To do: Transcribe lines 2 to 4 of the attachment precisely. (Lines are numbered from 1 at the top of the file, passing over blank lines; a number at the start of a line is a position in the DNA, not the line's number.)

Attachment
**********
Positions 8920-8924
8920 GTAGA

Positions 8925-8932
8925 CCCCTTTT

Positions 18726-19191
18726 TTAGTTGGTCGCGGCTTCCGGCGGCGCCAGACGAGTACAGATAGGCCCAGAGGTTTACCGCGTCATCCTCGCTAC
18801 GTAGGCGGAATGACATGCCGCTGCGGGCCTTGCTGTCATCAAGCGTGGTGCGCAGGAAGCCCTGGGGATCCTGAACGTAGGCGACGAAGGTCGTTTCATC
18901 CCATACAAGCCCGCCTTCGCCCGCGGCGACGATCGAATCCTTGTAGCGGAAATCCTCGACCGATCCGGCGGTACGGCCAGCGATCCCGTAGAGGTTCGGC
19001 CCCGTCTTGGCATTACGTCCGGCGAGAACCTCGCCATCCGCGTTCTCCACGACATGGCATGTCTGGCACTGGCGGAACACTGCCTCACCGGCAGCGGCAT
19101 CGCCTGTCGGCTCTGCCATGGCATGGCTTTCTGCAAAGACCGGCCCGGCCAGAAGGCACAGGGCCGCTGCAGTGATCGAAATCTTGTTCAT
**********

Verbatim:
8920 GTAGA

Positions 8925-8932
8925 CCCCTTTT